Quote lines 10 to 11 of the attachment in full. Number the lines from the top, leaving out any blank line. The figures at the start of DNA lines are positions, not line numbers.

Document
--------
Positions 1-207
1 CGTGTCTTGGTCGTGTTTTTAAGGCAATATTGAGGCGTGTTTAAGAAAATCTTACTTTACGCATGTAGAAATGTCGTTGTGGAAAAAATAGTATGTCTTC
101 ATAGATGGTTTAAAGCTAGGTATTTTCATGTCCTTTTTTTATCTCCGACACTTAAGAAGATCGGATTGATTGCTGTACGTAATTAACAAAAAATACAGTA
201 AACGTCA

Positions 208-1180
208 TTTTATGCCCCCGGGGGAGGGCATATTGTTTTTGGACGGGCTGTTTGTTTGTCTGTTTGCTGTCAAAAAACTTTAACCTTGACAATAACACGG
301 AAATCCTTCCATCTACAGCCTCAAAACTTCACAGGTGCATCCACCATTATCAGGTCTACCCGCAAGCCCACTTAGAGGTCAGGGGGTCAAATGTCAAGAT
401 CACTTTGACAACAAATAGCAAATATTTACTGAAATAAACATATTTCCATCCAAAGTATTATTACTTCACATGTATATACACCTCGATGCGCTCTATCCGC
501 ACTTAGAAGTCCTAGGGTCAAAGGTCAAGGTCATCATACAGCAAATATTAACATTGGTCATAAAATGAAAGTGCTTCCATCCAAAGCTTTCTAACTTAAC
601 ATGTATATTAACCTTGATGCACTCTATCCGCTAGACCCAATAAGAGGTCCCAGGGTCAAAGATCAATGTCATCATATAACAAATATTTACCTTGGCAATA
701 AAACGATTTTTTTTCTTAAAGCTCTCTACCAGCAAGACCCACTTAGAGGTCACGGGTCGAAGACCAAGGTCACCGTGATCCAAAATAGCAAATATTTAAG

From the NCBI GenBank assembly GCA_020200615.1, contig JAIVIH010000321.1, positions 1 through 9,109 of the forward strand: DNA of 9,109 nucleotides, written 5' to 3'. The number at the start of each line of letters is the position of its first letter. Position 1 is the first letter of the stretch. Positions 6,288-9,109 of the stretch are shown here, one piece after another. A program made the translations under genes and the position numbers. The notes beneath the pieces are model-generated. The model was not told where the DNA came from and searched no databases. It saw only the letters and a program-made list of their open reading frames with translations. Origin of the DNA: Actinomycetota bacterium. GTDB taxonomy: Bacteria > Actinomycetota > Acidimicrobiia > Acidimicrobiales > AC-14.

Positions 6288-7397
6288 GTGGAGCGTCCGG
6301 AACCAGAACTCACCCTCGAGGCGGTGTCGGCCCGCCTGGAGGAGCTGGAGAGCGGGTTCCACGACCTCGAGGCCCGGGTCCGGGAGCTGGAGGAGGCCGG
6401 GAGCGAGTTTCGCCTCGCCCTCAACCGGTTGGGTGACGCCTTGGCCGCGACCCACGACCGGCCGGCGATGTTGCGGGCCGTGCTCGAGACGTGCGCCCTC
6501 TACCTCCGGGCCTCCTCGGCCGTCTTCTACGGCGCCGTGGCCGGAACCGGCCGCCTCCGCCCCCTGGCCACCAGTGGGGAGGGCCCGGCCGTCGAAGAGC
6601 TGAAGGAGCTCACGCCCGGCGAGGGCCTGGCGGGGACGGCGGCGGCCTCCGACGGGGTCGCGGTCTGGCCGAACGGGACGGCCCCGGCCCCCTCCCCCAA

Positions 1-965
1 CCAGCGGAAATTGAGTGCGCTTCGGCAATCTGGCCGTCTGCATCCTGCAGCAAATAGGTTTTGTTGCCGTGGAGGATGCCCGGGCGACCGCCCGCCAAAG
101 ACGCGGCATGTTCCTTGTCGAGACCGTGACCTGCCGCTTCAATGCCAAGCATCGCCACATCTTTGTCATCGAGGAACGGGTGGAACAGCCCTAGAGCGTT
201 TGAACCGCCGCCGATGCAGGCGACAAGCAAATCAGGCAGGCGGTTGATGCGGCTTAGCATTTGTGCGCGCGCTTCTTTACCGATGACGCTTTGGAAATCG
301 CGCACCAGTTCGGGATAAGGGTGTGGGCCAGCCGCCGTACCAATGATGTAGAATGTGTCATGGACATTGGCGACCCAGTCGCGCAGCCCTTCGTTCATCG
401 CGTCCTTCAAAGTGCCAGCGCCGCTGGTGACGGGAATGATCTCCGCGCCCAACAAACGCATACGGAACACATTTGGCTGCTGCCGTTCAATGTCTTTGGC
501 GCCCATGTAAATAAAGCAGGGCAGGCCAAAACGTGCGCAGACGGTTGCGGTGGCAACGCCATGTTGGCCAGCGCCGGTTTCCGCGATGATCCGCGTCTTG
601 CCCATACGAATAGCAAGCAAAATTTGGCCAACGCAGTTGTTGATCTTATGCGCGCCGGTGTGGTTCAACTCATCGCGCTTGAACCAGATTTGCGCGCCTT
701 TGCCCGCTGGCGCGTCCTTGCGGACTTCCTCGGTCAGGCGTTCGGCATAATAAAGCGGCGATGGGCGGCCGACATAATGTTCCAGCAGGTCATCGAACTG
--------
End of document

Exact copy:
601 ATGTATATTAACCTTGATGCACTCTATCCGCTAGACCCAATAAGAGGTCCCAGGGTCAAAGATCAATGTCATCATATAACAAATATTTACCTTGGCAATA
701 AAACGATTTTTTTTCTTAAAGCTCTCTACCAGCAAGACCCACTTAGAGGTCACGGGTCGAAGACCAAGGTCACCGTGATCCAAAATAGCAAATATTTAAG